Turkey will “never allow a cover-up” of the killing of Saudi journalist Jamal Khashoggi in Saudi Arabia’s consulate in Istanbul, a senior official in Turkey’s ruling party said Saturday, reflecting international skepticism over the Saudi account that the writer died during a “fistfight.”
The comment was one of many critical reactions to the Saudi Arabia’s announcement of the writer’s violent death, indicating the kingdom’s efforts to defuse a scandal that has gripped the world were falling short. U.S. President Donald Trump, however, was an exception. Asked whether he thought the Saudi explanation was credible, he replied: “I do. I do.”
Despite widespread outrage over the killing of the columnist for The Washington Post, it is unclear to what extent the top leadership of Saudi Arabia, a key U.S. ally and a powerful player in a volatile region, would be held accountable for what human rights activists describe as an extrajudicial killing by Saudi agents.
The only way to find out what happened would be through an international investigation led by a U.N.-appointed panel, the editorial board of The Washington Post said.
Saudi Arabia’s “latest version asks us to believe that Mr. Khashoggi died after becoming engaged in a “brawl” with officials who had been sent to meet him. His body, Saudi officials told several journalists, was handed over to a “local collaborator” for disposal,” it said, while also criticizing Trump for allegedly trying to help top Saudi leaders escape “meaningful accountability.”
Saudi Arabia said 18 Saudi suspects were in custody and intelligence officials had been fired. But critics believe the complex scheme that led to Khashoggi’s death could not have occurred without the knowledge of Mohammed bin Salman, the 33-year-old crown prince whose early promises of sweeping reform are being eclipsed by concerns that he is an impulsive, even sinister figure.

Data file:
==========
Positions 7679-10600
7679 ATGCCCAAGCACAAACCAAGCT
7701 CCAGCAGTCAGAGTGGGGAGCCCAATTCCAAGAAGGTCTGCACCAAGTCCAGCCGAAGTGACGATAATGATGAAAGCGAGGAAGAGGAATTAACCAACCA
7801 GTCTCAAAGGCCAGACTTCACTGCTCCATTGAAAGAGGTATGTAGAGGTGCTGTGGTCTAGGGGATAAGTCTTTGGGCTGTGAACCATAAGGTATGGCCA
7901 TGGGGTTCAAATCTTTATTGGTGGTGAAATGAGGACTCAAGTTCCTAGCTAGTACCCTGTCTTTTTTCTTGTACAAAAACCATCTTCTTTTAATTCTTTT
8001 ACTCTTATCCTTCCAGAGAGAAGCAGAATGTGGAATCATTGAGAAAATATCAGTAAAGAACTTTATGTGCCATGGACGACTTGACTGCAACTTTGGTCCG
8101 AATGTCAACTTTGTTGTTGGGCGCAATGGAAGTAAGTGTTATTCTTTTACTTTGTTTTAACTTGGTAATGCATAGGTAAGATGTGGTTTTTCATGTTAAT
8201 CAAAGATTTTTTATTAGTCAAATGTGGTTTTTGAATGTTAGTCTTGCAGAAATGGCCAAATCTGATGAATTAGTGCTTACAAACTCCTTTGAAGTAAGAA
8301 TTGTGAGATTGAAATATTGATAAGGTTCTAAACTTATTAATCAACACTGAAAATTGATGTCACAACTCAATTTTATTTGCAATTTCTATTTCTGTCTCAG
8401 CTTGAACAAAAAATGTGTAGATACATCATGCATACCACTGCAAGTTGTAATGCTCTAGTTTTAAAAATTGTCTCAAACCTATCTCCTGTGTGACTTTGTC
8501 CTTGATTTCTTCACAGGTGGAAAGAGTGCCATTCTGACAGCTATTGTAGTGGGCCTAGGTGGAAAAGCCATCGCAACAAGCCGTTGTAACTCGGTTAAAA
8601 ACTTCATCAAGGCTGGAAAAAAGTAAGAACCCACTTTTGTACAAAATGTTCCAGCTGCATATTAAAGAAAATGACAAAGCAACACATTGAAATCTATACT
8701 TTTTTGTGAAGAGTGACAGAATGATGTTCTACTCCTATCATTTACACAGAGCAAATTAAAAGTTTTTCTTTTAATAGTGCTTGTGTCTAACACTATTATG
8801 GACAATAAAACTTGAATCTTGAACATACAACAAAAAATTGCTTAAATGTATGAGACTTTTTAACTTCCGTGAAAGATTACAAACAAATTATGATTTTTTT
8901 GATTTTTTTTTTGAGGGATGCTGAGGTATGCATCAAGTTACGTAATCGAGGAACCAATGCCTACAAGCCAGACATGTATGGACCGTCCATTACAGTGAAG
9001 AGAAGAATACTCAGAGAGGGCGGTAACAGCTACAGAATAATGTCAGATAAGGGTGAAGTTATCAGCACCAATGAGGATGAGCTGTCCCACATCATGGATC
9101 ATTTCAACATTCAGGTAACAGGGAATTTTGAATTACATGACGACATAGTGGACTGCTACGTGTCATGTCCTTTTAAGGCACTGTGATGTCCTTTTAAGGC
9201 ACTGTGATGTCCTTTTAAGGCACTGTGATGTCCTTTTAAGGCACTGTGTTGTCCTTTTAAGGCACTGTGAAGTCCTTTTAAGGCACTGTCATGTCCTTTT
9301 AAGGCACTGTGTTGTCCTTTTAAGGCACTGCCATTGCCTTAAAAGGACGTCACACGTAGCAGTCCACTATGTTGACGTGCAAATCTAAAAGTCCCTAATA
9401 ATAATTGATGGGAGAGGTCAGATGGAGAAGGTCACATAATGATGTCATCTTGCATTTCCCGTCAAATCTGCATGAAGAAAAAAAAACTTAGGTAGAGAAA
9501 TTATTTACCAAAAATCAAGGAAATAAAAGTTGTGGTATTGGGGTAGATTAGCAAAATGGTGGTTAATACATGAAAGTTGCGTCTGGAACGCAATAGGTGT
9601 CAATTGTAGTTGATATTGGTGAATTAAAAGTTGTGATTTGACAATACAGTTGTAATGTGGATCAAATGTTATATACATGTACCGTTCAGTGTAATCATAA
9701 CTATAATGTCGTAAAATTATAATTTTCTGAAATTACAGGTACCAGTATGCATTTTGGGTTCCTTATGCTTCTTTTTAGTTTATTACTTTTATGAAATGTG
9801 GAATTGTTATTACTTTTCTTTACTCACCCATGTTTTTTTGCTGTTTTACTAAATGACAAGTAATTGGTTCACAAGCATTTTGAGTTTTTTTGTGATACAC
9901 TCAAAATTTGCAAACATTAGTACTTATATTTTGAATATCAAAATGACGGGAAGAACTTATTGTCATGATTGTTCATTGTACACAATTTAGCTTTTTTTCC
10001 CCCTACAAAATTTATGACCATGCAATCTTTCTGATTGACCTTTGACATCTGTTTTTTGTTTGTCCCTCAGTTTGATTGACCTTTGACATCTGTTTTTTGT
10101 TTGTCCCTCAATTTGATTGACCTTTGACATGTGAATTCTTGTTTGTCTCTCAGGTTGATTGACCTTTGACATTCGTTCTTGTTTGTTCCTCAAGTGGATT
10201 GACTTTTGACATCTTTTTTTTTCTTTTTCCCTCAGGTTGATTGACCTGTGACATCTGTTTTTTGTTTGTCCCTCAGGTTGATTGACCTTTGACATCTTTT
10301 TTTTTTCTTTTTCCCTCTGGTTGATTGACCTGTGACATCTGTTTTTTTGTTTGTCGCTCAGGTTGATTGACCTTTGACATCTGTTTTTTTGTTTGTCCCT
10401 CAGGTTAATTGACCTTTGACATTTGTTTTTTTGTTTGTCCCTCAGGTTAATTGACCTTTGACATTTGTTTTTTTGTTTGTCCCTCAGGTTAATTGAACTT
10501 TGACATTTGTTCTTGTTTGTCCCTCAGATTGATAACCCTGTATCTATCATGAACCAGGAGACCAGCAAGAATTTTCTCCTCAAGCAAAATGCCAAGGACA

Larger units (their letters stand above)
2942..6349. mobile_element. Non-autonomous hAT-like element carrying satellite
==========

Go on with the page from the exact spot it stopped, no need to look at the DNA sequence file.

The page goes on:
The Saudi narrative of Khashoggi’s death, alleged to have occurred in a brawl following discussions with visiting officials in the consulate, contrasts with Turkish pro-government media reports that a Saudi hit squad, including an autopsy expert, traveled to Istanbul to kill Khashoggi and dispose of his body, which has not yet been found.
“It’s not possible for the Saudi administration to wiggle itself out of this crime if it’s confirmed,” said Numan Kurtulmus, deputy head of Turkey’s Justice and Development Party. He also said Turkey would share its evidence of Khashoggi’s killing with the world and that a “conclusive result” of the investigation is close.
Another Turkish ruling party official also criticized Saudi Arabia, saying the kingdom should have given its explanation “before the situation reached this point.”
The official, Leyla Sahin Usta, said it would have been “more valuable” if Saudi officials had earlier admitted that Khashoggi was killed in its diplomatic post.
Saudi Arabia initially denied any knowledge of the disappearance of Khashoggi, who disappeared after entering its consulate.
The overnight admission that the writer died in the consulate came in Saudi state media more than two weeks after Khashoggi, 59, entered the building for paperwork required to marry his Turkish fiancée and never came out. The kingdom has described assertions in Turkish media leaks, based on purported audio recordings that Khashoggi was tortured, killed and dismembered inside the consulate, as “baseless.”